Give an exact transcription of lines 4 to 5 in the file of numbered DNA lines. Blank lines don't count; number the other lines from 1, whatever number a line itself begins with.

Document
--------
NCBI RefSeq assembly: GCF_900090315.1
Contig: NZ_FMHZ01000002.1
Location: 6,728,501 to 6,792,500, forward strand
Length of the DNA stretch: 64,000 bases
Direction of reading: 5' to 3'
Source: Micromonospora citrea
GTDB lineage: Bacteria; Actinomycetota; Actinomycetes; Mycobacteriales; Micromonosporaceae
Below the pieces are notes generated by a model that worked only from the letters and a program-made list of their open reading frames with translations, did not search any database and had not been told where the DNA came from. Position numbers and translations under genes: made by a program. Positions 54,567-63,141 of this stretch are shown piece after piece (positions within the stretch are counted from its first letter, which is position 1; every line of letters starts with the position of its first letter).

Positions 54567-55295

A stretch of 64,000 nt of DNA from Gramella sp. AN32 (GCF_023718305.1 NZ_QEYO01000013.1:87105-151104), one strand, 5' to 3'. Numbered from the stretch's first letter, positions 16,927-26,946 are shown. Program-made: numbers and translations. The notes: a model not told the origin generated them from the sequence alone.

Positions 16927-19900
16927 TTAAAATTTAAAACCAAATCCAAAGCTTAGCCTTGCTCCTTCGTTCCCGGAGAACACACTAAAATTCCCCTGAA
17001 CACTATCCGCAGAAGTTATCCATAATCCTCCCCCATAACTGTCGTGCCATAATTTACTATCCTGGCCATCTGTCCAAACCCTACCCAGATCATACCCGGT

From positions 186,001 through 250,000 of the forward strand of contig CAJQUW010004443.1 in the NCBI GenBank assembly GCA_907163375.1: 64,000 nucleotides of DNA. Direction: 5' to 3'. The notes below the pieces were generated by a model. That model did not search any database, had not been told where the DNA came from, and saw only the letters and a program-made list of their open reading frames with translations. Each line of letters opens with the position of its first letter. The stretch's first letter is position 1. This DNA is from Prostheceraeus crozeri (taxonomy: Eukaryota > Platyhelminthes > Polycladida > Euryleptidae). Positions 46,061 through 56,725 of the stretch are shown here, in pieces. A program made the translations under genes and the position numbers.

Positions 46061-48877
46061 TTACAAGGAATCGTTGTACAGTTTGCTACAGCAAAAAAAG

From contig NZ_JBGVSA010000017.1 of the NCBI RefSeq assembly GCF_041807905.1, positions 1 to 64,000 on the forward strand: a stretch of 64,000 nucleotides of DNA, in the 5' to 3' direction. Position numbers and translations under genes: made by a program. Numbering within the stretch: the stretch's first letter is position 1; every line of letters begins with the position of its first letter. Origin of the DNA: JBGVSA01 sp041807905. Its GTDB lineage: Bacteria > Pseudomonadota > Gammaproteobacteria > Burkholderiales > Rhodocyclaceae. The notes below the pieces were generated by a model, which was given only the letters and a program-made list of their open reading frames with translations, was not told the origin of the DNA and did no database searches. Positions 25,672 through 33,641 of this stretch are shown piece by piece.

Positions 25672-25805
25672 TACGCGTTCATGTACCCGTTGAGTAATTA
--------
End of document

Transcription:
Length of the DNA stretch: 64,000 bases
Direction of reading: 5' to 3'